Persistence of habitat dominance in the annual Impatiens capensis ( Balsaminaceae).

James Alan Winsor

Research output: Contribution to journalArticle

18 Citations (Scopus)

Abstract

Seedling emergence in the field was earlier and occurred over a shorter period in Impatiens capensis than in the perennial species Eupatorium maculatum and Urtica dioica, both in shade and in full sunlight. The sequence of emergence was explained by differential response to temperature. Impatiens capensis had its maximum germination at temperatures as low as 5oC, but E. maculatum and U. dioica occurred only at higher temperatures. Germination of E. maculatum was greatly enhanced by temperatures cycling between 5 and 15oC. Growth rates of I. capensis were less suppressed by the low temperatures prevailing during seedling emergence than were those of E. maculatum and U. dioica. Urtica dioica grown from seed failed to become established in I. capensis stands, but previously established U. dioica plants, transplanted to I. capensis stands, grew and sometimes set seed. The mechanism for persistence of I. capensis includes development of a light-blocking canopy of even-aged individuals. -from Author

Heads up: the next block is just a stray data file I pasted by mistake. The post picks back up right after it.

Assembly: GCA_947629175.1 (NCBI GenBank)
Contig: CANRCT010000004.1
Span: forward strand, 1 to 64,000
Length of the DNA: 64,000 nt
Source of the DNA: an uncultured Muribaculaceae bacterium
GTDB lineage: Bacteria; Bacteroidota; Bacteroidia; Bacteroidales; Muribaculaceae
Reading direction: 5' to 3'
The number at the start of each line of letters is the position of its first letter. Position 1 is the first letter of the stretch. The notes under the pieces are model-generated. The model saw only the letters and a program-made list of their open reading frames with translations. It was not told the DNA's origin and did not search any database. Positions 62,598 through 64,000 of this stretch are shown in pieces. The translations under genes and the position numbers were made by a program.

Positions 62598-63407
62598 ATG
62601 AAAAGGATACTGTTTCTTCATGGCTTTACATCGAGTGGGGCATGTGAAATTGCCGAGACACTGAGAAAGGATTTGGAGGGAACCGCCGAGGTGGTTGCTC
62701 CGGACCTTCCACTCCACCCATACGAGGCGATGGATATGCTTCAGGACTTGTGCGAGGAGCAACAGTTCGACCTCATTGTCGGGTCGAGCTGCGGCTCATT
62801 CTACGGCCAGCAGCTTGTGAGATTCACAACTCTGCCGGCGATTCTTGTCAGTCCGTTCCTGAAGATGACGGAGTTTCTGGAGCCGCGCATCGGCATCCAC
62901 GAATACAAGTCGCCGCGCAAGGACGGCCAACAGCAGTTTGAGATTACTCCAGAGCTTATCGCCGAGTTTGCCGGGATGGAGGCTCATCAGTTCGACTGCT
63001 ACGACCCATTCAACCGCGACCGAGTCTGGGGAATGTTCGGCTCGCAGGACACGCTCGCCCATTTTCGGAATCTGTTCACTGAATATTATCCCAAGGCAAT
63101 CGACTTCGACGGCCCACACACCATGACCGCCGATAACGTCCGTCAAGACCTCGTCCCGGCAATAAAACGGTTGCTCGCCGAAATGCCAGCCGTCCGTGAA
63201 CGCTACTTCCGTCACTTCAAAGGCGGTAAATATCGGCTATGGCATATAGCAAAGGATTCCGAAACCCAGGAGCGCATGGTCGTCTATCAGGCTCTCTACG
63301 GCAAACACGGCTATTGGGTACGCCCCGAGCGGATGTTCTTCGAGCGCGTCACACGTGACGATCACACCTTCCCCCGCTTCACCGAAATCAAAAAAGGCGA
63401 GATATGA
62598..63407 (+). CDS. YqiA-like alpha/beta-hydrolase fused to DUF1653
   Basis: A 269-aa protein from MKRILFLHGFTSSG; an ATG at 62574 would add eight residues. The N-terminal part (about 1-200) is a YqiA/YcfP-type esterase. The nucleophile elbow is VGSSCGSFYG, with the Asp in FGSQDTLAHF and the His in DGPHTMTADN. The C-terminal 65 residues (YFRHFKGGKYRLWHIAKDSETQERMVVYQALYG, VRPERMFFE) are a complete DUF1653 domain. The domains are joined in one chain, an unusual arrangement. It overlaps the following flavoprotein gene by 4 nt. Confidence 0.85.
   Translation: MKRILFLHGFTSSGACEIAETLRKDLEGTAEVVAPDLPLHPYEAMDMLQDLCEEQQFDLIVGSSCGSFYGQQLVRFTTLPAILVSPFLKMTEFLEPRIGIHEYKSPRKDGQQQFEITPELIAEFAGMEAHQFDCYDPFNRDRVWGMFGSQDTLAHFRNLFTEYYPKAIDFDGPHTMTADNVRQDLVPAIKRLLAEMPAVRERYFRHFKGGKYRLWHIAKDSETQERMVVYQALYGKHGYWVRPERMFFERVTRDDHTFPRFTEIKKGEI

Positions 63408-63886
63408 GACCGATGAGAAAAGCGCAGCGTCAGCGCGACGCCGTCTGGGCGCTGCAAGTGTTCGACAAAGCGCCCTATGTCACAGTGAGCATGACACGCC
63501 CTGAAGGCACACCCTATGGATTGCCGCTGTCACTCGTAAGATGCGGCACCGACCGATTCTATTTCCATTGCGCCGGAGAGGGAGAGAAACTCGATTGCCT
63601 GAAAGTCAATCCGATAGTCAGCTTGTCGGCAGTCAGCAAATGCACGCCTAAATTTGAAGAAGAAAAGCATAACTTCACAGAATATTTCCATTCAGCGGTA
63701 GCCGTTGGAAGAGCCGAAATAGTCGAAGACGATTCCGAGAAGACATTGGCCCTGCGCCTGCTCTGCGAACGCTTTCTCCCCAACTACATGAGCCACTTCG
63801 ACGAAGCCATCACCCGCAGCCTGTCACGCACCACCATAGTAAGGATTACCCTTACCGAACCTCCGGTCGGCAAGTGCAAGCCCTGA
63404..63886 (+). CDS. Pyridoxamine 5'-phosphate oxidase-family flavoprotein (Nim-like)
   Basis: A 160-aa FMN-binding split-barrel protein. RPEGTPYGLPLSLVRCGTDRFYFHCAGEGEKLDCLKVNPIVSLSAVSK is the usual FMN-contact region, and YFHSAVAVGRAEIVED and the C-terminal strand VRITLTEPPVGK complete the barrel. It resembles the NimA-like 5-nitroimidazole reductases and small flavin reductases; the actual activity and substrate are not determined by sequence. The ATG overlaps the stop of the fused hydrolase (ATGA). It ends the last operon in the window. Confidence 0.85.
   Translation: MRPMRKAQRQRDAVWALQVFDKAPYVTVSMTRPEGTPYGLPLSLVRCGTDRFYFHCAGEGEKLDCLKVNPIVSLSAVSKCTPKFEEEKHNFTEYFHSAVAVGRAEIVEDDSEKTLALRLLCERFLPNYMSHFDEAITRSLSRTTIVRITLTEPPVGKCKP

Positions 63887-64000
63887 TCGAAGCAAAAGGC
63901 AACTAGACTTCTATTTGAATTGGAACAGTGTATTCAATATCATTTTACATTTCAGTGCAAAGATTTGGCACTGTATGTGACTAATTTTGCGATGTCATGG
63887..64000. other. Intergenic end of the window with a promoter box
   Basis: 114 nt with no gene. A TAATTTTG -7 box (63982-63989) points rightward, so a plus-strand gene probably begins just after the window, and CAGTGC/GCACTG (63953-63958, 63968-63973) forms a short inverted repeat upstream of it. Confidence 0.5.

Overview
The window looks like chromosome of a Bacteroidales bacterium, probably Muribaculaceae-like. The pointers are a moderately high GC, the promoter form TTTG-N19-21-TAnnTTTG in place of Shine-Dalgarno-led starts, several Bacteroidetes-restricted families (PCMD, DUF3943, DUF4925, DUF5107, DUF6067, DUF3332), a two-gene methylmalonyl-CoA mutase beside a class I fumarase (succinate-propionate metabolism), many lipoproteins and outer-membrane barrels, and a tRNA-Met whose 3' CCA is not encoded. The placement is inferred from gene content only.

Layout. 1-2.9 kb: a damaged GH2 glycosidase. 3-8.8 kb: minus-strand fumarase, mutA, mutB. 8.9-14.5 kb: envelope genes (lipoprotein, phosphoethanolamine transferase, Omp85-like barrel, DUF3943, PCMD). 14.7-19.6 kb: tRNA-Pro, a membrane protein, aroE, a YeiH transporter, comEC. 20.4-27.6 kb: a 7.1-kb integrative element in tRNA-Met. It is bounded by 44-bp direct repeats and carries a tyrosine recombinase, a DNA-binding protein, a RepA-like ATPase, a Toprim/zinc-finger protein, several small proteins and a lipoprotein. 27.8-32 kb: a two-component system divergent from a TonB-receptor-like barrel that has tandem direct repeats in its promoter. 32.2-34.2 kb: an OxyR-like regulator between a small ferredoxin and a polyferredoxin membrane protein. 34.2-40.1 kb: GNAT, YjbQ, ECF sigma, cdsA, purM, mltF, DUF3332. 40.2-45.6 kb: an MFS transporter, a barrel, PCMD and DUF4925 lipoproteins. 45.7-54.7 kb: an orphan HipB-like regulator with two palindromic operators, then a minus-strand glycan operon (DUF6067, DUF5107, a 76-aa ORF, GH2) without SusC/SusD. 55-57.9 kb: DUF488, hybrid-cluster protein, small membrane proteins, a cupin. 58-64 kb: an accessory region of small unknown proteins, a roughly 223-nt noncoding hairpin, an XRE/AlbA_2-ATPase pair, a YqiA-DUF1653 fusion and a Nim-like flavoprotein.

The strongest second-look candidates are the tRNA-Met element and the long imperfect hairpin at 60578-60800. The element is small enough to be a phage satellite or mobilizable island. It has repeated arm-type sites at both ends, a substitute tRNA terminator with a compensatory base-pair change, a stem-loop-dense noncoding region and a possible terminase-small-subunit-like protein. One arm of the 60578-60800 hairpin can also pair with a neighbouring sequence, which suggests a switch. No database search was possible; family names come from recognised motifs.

Original languageEnglish (US)
Pages (from-to)451-466
Number of pages16
JournalJournal of Ecology
Volume71
Issue number2
DOIs
StatePublished - Jan 1 1983

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Impatiens capensis
Balsaminaceae
Urtica dioica
persistence
seedling emergence
germination
habitat
habitats
seed
temperature
canopy
Eupatorium
seed set
shade
solar radiation
seeds

All Science Journal Classification (ASJC) codes

  • Ecology, Evolution, Behavior and Systematics
  • Ecology
  • Plant Science

Cite this

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Persistence of habitat dominance in the annual Impatiens capensis ( Balsaminaceae). / Winsor, James Alan.

In: Journal of Ecology, Vol. 71, No. 2, 01.01.1983, p. 451-466.

Research output: Contribution to journalArticle

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